The Apapa Command of the Nigerian Customs Service disclosed that it recorded N40.6 billion as Total Free on Board Value for the exports it processed in 2019.
Area Controller of the command, Mohammed Abba-Kura, explained that there has been improvement in the level of compliance with import and export guidelines by port users, as agricultural products such as sesame seeds, cocoa, and processed wood, were part of export commodities processed.
Abba-Kura disclosed that the command recorded success in the fight against smuggling with the seizure of 112 containers of various cargoes, adding that on the issue of trade dispute resolution, the command resolved 95% of the cases brought up, The Nation reported.
“Drugs of various types were also seized. Like 47 of them were drugs that were not registered by National Agency for Food Drug Administration and Control (NAFDAC), so they are not fit for human consumption in Nigeria, but the importers went ahead to import them.
“Then, we seized about 16 containers of tramadol, 18 containers of vegetable oil, 18 containers of tomato paste and we had one container of used tyres, which they declared as used spare parts, we had some containers of rice, two containers of new empty bags of 50kg rice. It was printed with various brand names.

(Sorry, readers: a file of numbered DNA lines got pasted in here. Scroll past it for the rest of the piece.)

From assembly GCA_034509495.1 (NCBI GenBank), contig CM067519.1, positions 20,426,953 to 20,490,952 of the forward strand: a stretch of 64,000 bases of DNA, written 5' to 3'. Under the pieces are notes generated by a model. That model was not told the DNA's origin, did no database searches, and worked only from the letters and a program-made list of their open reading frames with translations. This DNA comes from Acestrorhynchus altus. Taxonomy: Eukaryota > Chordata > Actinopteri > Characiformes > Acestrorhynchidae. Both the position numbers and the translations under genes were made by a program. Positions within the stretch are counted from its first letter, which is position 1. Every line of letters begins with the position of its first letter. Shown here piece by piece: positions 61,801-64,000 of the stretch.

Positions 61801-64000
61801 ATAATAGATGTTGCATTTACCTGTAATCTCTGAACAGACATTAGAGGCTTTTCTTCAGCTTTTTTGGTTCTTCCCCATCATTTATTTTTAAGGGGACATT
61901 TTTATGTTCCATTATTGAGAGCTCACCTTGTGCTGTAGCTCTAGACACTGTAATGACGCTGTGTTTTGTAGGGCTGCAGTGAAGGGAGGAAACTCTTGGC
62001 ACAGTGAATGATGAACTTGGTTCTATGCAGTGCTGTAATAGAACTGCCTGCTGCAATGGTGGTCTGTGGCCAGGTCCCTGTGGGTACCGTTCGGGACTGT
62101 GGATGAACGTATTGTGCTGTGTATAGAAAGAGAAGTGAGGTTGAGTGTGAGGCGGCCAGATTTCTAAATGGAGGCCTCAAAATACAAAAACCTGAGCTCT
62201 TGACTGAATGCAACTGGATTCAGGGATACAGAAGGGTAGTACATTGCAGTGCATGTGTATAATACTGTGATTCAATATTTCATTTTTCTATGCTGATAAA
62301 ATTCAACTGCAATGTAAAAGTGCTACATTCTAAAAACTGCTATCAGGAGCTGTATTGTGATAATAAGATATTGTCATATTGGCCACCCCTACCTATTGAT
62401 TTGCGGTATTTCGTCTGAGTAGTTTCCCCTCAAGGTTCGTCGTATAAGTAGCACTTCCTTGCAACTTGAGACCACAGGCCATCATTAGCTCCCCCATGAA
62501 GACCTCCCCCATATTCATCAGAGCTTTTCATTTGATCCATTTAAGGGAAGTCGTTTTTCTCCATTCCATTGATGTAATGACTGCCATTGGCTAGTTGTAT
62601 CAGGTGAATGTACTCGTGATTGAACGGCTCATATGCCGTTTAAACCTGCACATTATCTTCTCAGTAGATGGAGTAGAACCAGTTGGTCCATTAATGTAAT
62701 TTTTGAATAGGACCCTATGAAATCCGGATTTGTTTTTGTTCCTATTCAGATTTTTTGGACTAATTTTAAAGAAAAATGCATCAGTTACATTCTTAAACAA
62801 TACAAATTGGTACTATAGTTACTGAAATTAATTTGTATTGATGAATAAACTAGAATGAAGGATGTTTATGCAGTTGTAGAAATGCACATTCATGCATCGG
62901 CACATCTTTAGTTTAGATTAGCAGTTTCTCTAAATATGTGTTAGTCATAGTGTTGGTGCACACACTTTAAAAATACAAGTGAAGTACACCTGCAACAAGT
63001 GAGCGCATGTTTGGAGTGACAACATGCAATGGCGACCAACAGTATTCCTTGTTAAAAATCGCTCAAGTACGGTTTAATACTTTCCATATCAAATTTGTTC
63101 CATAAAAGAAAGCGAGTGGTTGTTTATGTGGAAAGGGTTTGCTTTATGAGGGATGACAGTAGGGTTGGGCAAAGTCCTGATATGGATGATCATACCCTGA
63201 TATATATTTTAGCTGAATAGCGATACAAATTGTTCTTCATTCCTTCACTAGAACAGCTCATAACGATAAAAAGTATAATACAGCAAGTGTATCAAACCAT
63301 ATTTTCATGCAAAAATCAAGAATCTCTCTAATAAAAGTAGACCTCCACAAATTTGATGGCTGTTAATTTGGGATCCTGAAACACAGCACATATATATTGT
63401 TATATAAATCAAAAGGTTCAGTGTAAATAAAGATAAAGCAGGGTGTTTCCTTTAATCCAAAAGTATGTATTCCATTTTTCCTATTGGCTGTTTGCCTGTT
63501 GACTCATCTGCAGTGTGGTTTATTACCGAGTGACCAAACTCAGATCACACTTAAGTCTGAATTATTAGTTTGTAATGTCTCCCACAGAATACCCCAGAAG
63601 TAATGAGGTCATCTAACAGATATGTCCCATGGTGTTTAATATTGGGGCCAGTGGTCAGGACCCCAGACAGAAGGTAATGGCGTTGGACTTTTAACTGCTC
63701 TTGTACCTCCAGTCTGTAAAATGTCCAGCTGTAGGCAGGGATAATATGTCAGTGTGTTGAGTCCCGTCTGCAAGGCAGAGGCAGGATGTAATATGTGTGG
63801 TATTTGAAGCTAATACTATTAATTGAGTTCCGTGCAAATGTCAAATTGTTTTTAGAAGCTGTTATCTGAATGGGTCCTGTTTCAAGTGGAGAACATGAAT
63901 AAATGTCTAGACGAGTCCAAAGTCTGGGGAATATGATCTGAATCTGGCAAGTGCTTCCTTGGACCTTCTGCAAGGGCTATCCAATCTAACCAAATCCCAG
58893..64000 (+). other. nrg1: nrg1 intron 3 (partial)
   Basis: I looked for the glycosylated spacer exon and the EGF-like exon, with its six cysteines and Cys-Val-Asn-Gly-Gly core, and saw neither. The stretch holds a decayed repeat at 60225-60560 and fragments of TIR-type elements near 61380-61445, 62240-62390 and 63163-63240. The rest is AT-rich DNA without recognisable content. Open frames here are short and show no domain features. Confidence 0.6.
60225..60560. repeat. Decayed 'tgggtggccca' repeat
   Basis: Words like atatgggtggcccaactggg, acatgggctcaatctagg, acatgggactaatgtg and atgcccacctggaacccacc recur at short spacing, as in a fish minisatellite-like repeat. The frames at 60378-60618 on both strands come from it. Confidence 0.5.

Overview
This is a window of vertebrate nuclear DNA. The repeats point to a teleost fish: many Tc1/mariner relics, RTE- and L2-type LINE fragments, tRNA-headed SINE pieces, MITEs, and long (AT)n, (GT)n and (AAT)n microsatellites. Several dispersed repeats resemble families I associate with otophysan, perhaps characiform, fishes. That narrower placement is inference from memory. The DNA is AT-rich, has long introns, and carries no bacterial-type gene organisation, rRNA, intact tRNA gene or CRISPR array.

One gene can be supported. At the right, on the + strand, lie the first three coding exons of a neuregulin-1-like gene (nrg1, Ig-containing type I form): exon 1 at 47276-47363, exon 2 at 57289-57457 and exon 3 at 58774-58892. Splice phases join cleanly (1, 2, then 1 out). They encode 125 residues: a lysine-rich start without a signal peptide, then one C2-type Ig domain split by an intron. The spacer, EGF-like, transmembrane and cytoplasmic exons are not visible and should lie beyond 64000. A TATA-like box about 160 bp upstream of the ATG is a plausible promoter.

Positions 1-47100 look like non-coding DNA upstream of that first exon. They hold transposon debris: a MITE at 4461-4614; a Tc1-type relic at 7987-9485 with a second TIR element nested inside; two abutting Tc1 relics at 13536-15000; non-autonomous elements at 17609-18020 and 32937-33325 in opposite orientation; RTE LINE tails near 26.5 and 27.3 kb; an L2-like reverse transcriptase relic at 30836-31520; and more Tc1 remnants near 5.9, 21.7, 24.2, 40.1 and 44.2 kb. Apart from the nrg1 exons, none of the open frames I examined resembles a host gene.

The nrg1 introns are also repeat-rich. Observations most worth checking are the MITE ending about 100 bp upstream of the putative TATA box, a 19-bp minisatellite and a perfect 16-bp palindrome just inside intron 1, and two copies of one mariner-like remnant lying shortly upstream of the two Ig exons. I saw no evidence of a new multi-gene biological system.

“There is real improvement and if you compare it to last year you will see what we are talking about, definitely, we cannot close our eyes and allow such to enter the country. They violated the law, so we seized them.
“We resolved more than 95% of the disputes here within and those who feel like they don’t believe in our argument have the right to escalate upstairs or to headquarters. Most of those that even went higher are coming back to agree in our own favour,” he said.
Meanwhile, speaking on the impact of ongoing border closure on port activities, Abba-Kura stated that there were lots of advantages because some of the country’s neighbours were not following the best practices in international trade. He added that cargo goods or consignment coming into the country had met the standard.
He explained that the unwholesome practice usually employed by unscrupulous traders was to unload the containers then put the loads into trucks and bring them into Nigeria, especially from Benin Republic. According to him, this is against the principles of transit as goods must come in its original form.
“My advice is that they should be compliant in their declarations and we are going to carry over most of the policies or strategies that we adopted in 2019. We’ve laid a very good foundation, so we are going to continue on that. Like the open door policy, we attend to complaints as at when due. We give importers or their representatives their rights according to the rules and regulations,” Abba-Kura said.
About Free on Board (FoB): It is a shipment term used to indicate whether the seller or the buyer is liable for goods that are damaged or destroyed during shipping.